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Monthly Archives: June 2021


June 28, 2021 Heather Cox Richardson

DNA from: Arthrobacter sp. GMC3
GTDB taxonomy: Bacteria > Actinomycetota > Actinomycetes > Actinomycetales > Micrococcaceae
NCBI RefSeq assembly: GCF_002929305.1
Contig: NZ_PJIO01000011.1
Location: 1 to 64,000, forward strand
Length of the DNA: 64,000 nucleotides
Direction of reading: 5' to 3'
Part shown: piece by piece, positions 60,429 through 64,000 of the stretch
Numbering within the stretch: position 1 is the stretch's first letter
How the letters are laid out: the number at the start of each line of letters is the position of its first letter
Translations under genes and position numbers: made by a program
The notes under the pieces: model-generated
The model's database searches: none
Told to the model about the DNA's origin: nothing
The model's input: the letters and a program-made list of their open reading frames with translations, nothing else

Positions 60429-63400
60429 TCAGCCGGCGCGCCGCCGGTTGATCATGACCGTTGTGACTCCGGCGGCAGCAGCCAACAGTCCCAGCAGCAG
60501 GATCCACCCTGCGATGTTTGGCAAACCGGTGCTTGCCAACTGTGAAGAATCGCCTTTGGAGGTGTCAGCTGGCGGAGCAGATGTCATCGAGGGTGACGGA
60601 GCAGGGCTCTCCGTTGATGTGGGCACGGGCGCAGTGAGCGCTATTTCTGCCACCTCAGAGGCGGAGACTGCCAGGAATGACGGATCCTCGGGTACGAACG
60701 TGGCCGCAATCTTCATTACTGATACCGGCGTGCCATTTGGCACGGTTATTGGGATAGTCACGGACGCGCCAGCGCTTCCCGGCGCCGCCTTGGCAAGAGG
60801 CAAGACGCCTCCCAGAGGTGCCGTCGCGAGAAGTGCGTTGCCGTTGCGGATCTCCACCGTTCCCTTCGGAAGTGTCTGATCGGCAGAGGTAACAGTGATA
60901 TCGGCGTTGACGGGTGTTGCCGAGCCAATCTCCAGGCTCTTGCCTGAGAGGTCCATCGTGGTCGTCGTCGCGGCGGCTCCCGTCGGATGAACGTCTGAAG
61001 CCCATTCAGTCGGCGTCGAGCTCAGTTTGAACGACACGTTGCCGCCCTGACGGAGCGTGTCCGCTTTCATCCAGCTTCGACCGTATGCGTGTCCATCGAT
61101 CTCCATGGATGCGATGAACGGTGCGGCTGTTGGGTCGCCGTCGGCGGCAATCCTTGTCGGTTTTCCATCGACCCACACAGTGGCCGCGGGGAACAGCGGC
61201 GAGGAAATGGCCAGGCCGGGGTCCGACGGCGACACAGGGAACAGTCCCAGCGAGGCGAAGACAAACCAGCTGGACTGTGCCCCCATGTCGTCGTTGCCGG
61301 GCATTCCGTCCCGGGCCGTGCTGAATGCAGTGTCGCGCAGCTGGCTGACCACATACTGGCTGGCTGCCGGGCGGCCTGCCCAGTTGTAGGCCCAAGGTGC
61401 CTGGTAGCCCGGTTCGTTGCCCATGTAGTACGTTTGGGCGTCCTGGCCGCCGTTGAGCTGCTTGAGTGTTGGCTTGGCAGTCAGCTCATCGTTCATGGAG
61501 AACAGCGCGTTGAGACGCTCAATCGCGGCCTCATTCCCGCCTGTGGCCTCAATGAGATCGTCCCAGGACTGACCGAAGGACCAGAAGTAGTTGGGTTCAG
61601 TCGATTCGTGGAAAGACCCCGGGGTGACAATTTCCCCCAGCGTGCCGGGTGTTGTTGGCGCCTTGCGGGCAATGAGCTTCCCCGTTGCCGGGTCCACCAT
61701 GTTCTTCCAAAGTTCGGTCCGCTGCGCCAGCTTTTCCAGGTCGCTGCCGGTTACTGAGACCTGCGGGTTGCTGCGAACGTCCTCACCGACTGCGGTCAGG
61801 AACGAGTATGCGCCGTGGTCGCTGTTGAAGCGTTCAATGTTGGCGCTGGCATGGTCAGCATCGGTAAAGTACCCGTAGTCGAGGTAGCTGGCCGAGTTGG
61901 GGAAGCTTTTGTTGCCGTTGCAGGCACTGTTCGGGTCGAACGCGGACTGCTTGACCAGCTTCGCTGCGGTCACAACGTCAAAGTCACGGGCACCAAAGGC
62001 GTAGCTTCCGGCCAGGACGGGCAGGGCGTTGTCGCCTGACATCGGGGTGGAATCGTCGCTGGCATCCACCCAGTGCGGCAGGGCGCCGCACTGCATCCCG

Jun 29This evening, President Joe Biden published an op-ed in Yahoo News about the infrastructure bill now moving forward on its way to Congress. He called the measure “a once-in-a-generation investment to modernize our infrastructure” and claimed it would “create millions of good-paying jobs and position America to compete with the world and win the 21st century.”The measure will provide money to repair roads and bridges, replace the lead pipes that still provide water to as many as 10 million households and 400,000 schools and daycares, modernize our electric grid, replace gas-powered buses with electric ones, and cap wells leaking methane that have been abandoned by their owners in the private sector to be cleaned up by the government. It will invest in railroads, airports, and other public transportation; protect coastlines and forests from extreme weather events; and deliver high-speed internet to rural communities.    “This deal is the largest long-term investment in our infrastructure in nearly a century,” Biden wrote. “It is a signal to ourselves, and to the world, that American democracy can work and deliver for the people.”Biden is making a big pitch for this infrastructure project in part because we need it, of course, and because it is popular, but also because it signals a return to the sort of government both Democrats and Republicans embraced between 1945 and 1980. In that period after World War II, most Americans believed that the government had a role to play in regulating business, providing a basic social safety net, investing in infrastructure, and promoting civil rights. This shared understanding was known as the “liberal consensus.”With the election of Ronald Reagan to the presidency in 1980, the Republican Party rejected that vision of the government, arguing that, as Reagan said, “government is not the solution to our problem; government is the problem.” But while Reagan limited that statement with the words “in this present crisis,” Republican leaders since the 1980s have worked to destroy the liberal consensus and take us back to the world of the 1920s, a world in which business leaders also ran the government. For the very reason that Biden is determined to put through this massive investment in infrastructure, Senate Minority Leader Mitch McConnell (R-KY) would like to kill it. Until recently, he has presided over the Senate with the declared plan to kill Democratic bills. He opposes the liberal consensus, wanting to get rid of taxes and stop the government from intervening in the economy. But today’s Republican lawmakers are in an awkward place: by large margins, Americans like the idea of investing in infrastructure.So the Republicans have engaged in a careful dance over this new measure. Biden wants to demonstrate to the country both that democracy can deliver for its people and that the two parties in Congress do not have to be adversarial. He wanted bipartisan support for this infrastructure plan. A group of Democrats and Republicans negotiated the measure that is now being prepared to move forward. Last week, five Republican negotiators backed the outline for the measure. They, of course, would like to be able to tell their constituents that they voted for what is a very popular measure, rather than try to claim credit for it after voting no, as they did with the American Rescue Plan.Negotiators were always clear that the Democrats would plan to pass a much larger bill under what is known as a “budget reconciliation” bill in addition to the infrastructure plan. Financial measures under reconciliation cannot be killed by filibuster in the Senate, meaning that if the Democrats can stand together, they can pass whatever they wish financially under reconciliation. Democrats planned to put into a second bill the infrastructure measures Republicans disliked: funding to combat climate change, for example, and to promote clean energy, and to invest in human infrastructure: childcare and paid leave, free pre-kindergarten and community college, and tax cuts for working families with children. Crucially, that bigger measure, known as the American Families Plan, will also start to dismantle the 2017 Republican tax cuts, which cut the corporate tax rate from 35% to 21%. Biden wants to return the corporate tax rate to 28%, still lower than it was before 2017, but higher than it is now. To keep more progressive Democrats on board with the bipartisan infrastructure bill, Democrats need to move it forward in tandem with the larger, more comprehensive American Families Plan. This has been clear from the start. After announcing the bipartisan deal, Biden reiterated that he would not sign one without the other.And yet, although he himself acknowledged the Democratic tandem plan on June 15, McConnell pretended outrage over the linkage of the two bills. McConnell and some of his colleagues complained to reporters that Biden was threatening to veto the bipartisan bill unless Congress passed the American Families Plan too. It appears McConnell had hoped that the bipartisan plan would peel centrist Democrats off from the larger American Families Plan, thus stopping the Democrats’ resurrection of the larger idea of the liberal consensus and keeping corporate taxes low. Killing that larger plan might well keep progressive Democrats from voting for the bipartisan bill, too, thus destroying both of Biden’s key measures. If he can drive a wedge through the Democrats, he can make sure that none of their legislation passes.Over the weekend, Biden issued a statement saying that he was not threatening to veto a bill he had just worked for weeks to put together, but was supporting the bipartisan bill while also intending to pass the American Families Plan. McConnell then issued a statement essentially claiming victory and demanding control over the Democrats’ handling of the measures, saying “The President has appropriately delinked a potential bipartisan infrastructure bill from the massive, unrelated tax-and-spend plans that Democrats want to pursue on a partisan basis.” He went on to demand that House Speaker Nancy Pelosi (D-CA) and Senate Majority Leader Chuck Schumer (D-NY) agree to send the smaller, bipartisan bill forward without linking it to “trillions of dollars for unrelated tax hikes, wasteful spending, and Green New Deal socialism.” McConnell is trying to turn the tide against these measures by calling the process unfair, which might give Republicans an excuse to vote no even on a bill as popular as the bipartisan bill is. Complaining about process is, of course, how he prevented the Senate from convicting former president Trump of inciting the January 6 insurrection, and how he stopped the establishment of a bipartisan, independent committee to investigate that insurrection.  But McConnell no longer controls Congress. House Speaker Pelosi says she will not schedule the bipartisan bill until the American Families Plan passes. Pelosi also announced today that the House is preparing legislation to establish a select committee to investigate the January 6 attack on the Capitol. She had to do so, she noted, because “Senate Republicans did Mitch McConnell a ‘personal favor’ rather than their patriotic duty and voted against the bipartisan commission negotiated by Democrats and Republicans.  But Democrats are determined to find the truth.”The draft of the bill provides for the committee to have 13 members. House Minority Leader Kevin McCarthy (R-CA), himself likely to be called as a witness before the committee, will be able to “consult” with the Speaker on five of the members, but the final makeup of the committee will be up to the Speaker. This language echoes that of the select committee that investigated the Benghazi attack, and should prevent McCarthy from sabotaging the committee with far-right lawmakers eager to disrupt the proceedings rather than learn what happened. Instead, we can expect to see on the committee Republicans who voted to establish the independent, bipartisan commission that McConnell and Republican senators killed.Biden’s op-ed made it clear that he intends to rebuild the country: “I have always believed that there is nothing our nation can’t do when we decide to do it together,” he wrote. “Last week, we began to write a new chapter in that story.”